Unsolicited text messages by satellite company spark lawsuit


Platinum Member
Username: Plymouth


Post Number: 13687
Registered: Jan-08
By Tracey Read

A Cleveland lawyer has filed a lawsuit seeking a court order to stop a California company from transmitting unsolicited spam text message ads to Ohio cell phones.

San Diego-based American Satellite Inc. sent thousands of texts nationwide in December, promoting an offer to provide "great" satellite TV service, consumer protection attorney Joseph R. Compoli Jr. said.

Compoli filed suit in Cuyahoga County Common Pleas Court Monday to coincide with National Stop Spam Texting Week, which ends Sunday.

Sending unsolicited advertisements to cell phones via text message is prohibited under the federal Telephone Consumer Protection Act and the Ohio Consumer Sales Practices Act.

Under these laws, anyone can sue for at least $500 per spam text message received in the past four years, plus the right to seek a court order to prevent all future spam text messages.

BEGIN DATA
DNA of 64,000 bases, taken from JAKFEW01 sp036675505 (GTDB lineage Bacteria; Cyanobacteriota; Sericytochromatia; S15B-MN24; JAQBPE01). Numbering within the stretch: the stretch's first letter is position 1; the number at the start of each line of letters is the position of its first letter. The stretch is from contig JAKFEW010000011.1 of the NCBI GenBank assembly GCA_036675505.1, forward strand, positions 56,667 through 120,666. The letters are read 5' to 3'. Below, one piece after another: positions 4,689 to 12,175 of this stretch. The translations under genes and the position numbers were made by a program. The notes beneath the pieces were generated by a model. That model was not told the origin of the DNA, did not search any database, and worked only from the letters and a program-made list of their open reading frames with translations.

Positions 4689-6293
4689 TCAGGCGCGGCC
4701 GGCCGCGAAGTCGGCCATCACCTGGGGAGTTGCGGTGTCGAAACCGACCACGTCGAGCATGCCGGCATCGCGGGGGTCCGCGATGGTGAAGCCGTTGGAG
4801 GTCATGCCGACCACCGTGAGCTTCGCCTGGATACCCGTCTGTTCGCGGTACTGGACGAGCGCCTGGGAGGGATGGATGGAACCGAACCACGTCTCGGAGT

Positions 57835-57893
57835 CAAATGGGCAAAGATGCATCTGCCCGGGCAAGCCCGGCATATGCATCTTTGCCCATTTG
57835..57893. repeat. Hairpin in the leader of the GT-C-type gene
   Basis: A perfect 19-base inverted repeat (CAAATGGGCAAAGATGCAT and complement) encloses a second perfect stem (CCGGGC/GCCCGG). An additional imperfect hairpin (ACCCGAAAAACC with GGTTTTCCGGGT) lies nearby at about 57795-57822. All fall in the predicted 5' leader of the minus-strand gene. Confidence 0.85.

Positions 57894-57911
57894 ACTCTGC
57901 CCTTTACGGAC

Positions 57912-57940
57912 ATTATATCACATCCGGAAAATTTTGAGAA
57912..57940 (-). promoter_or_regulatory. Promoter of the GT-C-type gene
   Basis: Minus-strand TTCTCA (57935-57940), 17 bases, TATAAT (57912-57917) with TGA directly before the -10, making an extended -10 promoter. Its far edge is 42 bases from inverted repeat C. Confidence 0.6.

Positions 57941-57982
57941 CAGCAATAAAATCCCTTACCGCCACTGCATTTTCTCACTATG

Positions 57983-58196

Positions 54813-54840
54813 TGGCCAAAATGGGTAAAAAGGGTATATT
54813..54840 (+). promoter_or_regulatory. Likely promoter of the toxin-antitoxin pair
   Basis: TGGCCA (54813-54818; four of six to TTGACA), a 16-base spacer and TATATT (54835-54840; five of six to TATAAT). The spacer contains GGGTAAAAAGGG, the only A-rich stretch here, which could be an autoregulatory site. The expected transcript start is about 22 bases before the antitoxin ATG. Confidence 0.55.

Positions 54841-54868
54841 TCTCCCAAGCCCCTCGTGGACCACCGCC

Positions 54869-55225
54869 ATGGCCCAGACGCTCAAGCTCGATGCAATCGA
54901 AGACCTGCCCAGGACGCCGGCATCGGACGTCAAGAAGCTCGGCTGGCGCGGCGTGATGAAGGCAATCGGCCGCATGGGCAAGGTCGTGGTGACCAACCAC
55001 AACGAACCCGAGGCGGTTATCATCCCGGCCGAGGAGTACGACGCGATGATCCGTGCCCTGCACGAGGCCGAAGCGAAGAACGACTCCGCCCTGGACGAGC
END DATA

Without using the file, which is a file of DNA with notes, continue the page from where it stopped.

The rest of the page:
Compoli explained why he and his attorney, James Goodluck, filed the suit.

"The transmission of spam text message advertisements, cheap and illegal, give an enormous advantage to the sender over businesses that obey the law by using legitimate advertising methods," Compoli said.

"Honest advertisers pay to get their message out to the public."

Officials for American Satellite declined comment.

Compoli said he personally received a text message on his cell phone from American Satellite on Dec. 2, 2009, advertising free HBO and Showtime.

The ad violated his right of privacy, according to the suit assigned to Cuyahoga County Common Pleas Judge John D. Sutula.

Compoli is seeking $500 in damages for each alleged violation, plus attorney's fees.

National Stop Spam Texting Week is a nationwide consumer education project of the Telemarketing, Spam & Junk Fax Litigation Group of the American Alliance for Justice.

"Many people mistakenly believe that spam text messages are only sent by little-known or fly-by-night companies," Compoli said.

"In fact, such advertisements have been transmitted as part of mass marketing campaigns by major corporations such as 20th Century Fox and Simon & Schuster."
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